What is much harder to quantify is what exactly does it take to achieve flow?  This is ultimately the question that Spiegel is asking in his article about “The Coding Zone.” A lot of people go about achieving Flow in different ways: turn off the phone, close the email application, close the door, blast the music, have food and drinks at hand, turn the light on, turn the lights off, work at 3am in the morning, whatever it takes.  And a lot of people know what it takes for them to find Flow.

For me, Flow is about comfort and ignoring the rest of the world.

First and foremost I need to be comfortable.  A good chair, appropriate lighting, keyboard perfectly position in relation to seat.  All these things factor into comfort for me.  In particular, lighting is very important.  I’m one of those “likes to program in a cave of darkness” person.  Unfortunately, I’m also one of those people forced to work in a cubicle with overhead florescent lights.  I have managed to convince my fellow cube mates to keep the overhead lights off and rely on the personal cubicle light, but sometimes this takes a little arm twisting.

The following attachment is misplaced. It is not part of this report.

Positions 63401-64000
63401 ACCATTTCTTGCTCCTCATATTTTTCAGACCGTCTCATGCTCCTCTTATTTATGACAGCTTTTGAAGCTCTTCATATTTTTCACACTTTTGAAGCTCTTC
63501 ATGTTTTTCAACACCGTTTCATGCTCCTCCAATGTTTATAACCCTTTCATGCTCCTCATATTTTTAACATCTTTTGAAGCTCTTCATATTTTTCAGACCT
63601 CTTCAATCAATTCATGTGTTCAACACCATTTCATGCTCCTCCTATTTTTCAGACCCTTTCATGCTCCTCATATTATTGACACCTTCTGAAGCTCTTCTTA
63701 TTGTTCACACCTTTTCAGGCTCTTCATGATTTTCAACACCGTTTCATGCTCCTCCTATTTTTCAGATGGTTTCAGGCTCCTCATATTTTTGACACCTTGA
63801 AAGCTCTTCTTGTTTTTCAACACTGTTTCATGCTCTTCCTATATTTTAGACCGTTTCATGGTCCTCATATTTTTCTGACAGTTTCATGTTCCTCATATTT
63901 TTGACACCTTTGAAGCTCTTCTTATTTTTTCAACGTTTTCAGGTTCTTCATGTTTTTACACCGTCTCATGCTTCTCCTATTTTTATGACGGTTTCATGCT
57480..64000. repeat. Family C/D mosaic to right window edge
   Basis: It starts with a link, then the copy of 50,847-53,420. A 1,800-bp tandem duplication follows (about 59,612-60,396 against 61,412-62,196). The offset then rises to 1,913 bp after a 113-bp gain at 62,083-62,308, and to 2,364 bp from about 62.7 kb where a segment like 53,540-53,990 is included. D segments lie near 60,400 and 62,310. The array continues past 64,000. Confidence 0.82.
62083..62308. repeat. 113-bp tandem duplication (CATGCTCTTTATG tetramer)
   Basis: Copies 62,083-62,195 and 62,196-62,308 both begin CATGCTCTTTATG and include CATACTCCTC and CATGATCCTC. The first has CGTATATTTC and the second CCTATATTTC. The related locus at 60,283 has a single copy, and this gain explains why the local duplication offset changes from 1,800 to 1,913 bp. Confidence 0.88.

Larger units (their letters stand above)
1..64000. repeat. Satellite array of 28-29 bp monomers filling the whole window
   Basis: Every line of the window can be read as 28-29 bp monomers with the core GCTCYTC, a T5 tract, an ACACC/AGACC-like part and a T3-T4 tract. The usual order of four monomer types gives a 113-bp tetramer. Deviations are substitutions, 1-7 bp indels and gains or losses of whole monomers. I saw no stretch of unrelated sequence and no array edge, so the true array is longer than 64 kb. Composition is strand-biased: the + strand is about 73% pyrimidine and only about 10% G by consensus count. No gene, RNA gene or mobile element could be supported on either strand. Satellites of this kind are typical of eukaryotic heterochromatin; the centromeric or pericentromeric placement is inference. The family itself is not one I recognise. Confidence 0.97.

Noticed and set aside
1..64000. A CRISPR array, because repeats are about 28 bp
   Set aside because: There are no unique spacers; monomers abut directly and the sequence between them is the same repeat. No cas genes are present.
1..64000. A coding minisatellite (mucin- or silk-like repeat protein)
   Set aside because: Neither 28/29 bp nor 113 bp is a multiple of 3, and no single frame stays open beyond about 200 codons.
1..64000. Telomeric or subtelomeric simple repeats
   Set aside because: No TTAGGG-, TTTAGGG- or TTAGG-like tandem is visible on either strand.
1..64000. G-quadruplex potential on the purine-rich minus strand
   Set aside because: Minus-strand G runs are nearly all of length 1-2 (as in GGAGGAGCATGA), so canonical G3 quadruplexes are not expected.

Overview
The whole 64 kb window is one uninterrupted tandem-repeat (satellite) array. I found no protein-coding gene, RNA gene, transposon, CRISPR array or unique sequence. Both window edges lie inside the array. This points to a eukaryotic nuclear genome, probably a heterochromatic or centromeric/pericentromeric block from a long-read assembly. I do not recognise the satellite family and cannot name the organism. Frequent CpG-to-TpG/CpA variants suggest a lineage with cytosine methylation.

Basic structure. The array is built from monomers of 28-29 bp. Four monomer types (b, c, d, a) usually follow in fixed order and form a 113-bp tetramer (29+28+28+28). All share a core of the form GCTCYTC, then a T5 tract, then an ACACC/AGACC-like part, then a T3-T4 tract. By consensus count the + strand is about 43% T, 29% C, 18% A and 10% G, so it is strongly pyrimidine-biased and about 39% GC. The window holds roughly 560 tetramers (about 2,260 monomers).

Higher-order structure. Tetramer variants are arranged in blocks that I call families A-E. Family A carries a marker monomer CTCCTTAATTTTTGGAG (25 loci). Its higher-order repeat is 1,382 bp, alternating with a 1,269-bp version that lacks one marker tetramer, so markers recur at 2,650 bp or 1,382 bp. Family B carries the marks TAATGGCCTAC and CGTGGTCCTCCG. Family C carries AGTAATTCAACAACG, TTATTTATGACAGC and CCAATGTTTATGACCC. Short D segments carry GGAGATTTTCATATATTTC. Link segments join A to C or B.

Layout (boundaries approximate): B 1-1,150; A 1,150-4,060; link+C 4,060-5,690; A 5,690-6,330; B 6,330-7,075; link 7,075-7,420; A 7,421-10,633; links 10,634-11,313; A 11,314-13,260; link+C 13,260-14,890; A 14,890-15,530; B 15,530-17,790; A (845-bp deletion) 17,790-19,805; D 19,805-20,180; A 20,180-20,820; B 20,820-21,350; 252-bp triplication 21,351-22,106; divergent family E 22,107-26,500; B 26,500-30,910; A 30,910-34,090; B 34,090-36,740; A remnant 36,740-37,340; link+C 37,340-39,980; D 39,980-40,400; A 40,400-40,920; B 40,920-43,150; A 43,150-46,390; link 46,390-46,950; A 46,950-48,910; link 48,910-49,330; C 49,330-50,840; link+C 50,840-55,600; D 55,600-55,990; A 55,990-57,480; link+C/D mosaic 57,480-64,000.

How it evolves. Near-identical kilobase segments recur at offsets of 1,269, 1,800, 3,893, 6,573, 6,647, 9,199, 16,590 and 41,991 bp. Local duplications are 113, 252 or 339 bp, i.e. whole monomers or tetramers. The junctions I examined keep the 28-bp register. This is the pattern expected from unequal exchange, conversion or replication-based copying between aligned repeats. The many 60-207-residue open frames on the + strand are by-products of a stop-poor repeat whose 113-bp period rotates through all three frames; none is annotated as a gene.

As to ignoring the rest of the world, well that’s fairly easy: turn up the music so you don’t hear outside sounds, don’t answer the phone (unplug it if necessary), and turn off the interrupting applications.  I’m pretty adepts at just ignoring the Instant Messages, Emails and Phone Calls that cross my desk.  I’ve also minimized the interruptions that they present… for example, email plays a simple low volume sound for me, but nothing else.  It lets me know it’s there, but does not draw me away from what I am doing.